Kenrya: I was going to say [crosstalk 00:39:06]. Yes.
Tia: It's truly fantasy.
Kenrya: We supposed to just trust that y'all really washed these blankets and these pillows? Y'all didn't just push and pull them back out and give them to somebody else? Spray some Febreze on that joint?
Tia: And where is your mask? Like it's just too much, but that was a real thing. I was working in, my last job I was the head of copy at Bumble and Bumble which is a haircare brand and the offices were in Meatpacking, and one of the Dream House popped, because it was a pop up that was, would happen all over the city. And so one of them was right near Meatpacking and so I'd go out and grab my lunch and see people in line for this sleepy house, and it's all purple and shit. Like these crazy lights, what is going on in there, what is really going on in there. And so that's where it came from. I bet people could really be raunchy in there, if you can close the door.
Kenrya: Listen, it is not a thing that I would not have done pre COVID, I ain't going to front, not [inaudible 00:40:13].
Kenrya: I can see myself getting caught up in that space.
Tia: Right. And all the lights and everything. If you google it and look it up, it's really trippy. I don't know, but yeah, so it was like the idea that they couldn't not do it. It didn't matter where they were.
Kenrya: So, as we were talking about a little bit earlier, “Perfect Find” is in development at Netflix which is dope and it's starting filming this month, right?
Tia: Yes, yeah. The director, Numa Perrier, was just in town doing location scouting. Of course this was all supposed to happen before, but it was held up because of the pandemic, so I'm so excited that it's all happening now. It's surreal.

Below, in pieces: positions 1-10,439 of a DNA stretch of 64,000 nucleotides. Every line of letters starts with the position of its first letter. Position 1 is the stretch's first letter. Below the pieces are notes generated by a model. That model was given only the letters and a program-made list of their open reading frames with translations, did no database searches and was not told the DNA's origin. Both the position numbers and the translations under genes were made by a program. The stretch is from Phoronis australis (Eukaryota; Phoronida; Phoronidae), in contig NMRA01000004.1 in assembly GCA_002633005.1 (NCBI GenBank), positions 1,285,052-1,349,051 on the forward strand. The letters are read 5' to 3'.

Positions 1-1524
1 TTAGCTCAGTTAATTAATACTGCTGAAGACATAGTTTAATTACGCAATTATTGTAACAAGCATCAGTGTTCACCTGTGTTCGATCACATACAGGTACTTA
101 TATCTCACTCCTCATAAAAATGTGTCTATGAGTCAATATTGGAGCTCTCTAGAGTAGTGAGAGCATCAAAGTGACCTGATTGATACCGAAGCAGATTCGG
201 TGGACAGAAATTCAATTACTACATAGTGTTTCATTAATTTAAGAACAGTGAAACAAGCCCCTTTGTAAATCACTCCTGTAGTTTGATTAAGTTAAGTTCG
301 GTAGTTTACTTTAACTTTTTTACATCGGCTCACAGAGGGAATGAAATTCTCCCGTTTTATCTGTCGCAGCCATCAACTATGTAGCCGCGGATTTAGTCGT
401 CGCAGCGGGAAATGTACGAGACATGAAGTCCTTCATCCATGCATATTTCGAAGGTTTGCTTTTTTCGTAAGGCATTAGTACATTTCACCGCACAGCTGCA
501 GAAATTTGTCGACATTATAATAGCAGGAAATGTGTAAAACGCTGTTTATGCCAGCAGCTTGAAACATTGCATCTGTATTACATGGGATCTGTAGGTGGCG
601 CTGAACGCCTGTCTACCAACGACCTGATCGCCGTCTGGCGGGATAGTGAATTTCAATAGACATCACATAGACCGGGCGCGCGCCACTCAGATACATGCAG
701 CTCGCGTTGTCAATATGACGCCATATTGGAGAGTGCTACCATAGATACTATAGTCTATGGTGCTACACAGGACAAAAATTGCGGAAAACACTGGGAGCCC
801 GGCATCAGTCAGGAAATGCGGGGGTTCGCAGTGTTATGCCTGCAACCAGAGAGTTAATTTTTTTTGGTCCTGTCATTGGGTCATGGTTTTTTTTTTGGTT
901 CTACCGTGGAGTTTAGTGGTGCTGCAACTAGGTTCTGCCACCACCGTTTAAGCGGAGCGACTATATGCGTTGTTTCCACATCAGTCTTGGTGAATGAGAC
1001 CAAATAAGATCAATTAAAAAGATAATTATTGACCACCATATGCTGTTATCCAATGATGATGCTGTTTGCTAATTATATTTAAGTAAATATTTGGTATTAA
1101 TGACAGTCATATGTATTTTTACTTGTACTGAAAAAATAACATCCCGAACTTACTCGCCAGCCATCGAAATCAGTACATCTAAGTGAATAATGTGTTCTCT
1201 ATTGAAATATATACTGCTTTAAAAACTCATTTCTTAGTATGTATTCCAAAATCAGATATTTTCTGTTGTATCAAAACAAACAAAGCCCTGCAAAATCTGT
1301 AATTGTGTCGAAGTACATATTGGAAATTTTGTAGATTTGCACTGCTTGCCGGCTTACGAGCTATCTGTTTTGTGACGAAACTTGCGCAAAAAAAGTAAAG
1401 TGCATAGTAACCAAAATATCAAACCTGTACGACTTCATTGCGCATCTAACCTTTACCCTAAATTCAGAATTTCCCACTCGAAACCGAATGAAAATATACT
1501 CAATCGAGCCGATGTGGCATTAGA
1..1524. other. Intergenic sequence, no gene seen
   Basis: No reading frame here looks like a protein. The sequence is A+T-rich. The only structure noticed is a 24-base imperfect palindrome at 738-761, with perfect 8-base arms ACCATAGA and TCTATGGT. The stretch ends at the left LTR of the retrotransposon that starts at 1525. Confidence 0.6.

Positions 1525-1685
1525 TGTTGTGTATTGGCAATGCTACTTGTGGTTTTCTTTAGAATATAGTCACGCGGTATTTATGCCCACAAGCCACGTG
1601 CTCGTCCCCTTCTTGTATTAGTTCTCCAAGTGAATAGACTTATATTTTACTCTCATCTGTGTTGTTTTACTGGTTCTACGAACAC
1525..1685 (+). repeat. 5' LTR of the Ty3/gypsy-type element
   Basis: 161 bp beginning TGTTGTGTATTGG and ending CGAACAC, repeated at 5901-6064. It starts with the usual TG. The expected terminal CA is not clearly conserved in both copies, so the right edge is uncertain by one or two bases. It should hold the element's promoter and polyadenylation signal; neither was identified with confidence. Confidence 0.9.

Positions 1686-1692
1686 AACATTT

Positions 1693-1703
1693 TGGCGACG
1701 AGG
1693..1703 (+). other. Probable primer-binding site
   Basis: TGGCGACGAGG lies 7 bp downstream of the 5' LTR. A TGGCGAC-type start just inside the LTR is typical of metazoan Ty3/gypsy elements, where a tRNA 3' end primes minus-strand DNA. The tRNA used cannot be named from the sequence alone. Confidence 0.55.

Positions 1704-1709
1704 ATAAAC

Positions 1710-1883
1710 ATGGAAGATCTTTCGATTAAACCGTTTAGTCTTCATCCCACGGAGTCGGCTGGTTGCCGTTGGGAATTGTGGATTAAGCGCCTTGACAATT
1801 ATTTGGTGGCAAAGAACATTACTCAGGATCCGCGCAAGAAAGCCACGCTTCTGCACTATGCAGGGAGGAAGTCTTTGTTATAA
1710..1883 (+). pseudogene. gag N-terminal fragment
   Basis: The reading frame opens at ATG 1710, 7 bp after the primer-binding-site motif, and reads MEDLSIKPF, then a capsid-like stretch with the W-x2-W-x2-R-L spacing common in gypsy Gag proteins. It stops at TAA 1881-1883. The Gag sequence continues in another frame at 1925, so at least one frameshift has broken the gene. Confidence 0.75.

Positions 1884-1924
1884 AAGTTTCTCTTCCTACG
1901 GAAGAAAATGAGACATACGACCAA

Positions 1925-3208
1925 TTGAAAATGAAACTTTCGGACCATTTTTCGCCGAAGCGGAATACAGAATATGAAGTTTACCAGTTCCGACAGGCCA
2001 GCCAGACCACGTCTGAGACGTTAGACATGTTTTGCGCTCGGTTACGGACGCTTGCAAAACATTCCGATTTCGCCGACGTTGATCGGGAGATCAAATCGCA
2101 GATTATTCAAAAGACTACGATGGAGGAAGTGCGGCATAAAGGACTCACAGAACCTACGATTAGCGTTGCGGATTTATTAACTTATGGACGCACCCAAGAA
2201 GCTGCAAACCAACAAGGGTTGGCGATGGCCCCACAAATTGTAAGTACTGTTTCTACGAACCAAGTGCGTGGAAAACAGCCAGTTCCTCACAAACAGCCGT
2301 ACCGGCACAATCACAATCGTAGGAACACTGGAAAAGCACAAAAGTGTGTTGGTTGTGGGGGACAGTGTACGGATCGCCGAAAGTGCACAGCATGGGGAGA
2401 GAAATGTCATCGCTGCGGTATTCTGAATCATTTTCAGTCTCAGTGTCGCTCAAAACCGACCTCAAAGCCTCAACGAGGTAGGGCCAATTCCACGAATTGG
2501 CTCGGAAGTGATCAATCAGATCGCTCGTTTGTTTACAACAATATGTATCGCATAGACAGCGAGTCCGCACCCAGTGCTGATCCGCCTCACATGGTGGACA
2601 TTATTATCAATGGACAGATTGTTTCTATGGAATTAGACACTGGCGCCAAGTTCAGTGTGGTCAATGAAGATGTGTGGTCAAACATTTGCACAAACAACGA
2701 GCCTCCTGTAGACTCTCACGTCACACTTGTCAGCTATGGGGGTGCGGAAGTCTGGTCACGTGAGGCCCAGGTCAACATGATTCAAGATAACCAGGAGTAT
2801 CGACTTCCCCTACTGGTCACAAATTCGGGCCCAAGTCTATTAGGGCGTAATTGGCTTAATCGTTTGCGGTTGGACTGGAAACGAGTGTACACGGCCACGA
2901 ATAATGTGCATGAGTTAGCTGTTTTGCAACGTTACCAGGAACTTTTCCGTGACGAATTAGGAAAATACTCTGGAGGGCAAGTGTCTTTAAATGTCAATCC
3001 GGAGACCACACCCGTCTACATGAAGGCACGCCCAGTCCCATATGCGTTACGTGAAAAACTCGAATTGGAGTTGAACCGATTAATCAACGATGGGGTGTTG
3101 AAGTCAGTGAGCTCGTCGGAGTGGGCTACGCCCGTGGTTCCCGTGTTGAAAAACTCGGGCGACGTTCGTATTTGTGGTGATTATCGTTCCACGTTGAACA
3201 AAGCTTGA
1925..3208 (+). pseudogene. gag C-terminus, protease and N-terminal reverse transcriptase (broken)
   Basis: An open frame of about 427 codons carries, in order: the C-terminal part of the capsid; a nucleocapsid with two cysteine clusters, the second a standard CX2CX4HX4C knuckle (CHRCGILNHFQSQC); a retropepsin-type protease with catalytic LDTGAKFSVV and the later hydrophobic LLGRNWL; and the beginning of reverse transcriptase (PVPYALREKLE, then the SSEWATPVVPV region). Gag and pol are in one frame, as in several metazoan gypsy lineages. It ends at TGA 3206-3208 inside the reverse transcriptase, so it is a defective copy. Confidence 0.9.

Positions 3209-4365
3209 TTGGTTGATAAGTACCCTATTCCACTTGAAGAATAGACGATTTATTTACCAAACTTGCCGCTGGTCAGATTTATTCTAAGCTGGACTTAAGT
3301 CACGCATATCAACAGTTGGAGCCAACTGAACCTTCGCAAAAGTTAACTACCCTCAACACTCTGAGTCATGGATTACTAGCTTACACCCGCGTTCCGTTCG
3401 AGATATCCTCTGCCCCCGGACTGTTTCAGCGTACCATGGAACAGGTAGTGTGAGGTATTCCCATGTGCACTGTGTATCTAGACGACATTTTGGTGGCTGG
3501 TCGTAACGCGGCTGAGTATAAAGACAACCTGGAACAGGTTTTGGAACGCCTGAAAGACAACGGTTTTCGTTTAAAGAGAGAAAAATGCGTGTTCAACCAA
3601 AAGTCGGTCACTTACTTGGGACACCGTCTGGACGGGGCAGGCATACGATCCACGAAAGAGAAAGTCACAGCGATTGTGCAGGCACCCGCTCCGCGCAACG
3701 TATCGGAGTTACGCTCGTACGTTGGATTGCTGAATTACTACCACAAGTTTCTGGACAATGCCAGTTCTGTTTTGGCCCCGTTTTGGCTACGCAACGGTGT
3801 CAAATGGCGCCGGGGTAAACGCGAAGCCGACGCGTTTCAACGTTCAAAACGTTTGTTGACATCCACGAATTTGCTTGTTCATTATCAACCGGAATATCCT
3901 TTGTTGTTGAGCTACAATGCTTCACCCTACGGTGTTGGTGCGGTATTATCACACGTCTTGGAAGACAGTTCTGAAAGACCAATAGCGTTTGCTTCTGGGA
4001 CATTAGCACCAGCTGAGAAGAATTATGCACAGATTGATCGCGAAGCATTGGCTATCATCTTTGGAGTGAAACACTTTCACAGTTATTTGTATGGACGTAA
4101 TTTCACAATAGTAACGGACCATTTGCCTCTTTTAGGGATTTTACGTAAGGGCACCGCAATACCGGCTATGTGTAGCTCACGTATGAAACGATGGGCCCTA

Kenrya: And then, I would imagine, and then to have that on top of the fact that it was just announced that “Seven Days in June” is also being adapted, which is fucking dope. Congratulations!
Tia: Thank you.
Erica: Yes, congratulations.
Tia: It's crazy, thank you. I'm over the moon.
Kenrya: That's what's up. So reading that news of course made us think about the convo that Eva had with the director.
Kenrya: Yes. Why was it important for you to show that aspect of the business?
Tia: So what happened was, she finally, Eva finally got a director that wanted to adapt her movie, I mean her series for film and so Eva writes vampire erotica, and her two main characters, it's a vampire guy and a witch woman. And so the directors point was that they're already other, they're not like real people, it's a vampire and a witch, so why would we make them other, other, and have them be Black on top of that. And Eva's whole point is well because they are, why can't, who decides what race speculative fiction characters are? Like they're not even real, it's fantasy.
Tia: Exactly. And so the director says, "I mean that's like trying to sell a move about a Taiwanese unicorn and an African mermaid." And Eva's like, "I would watch that."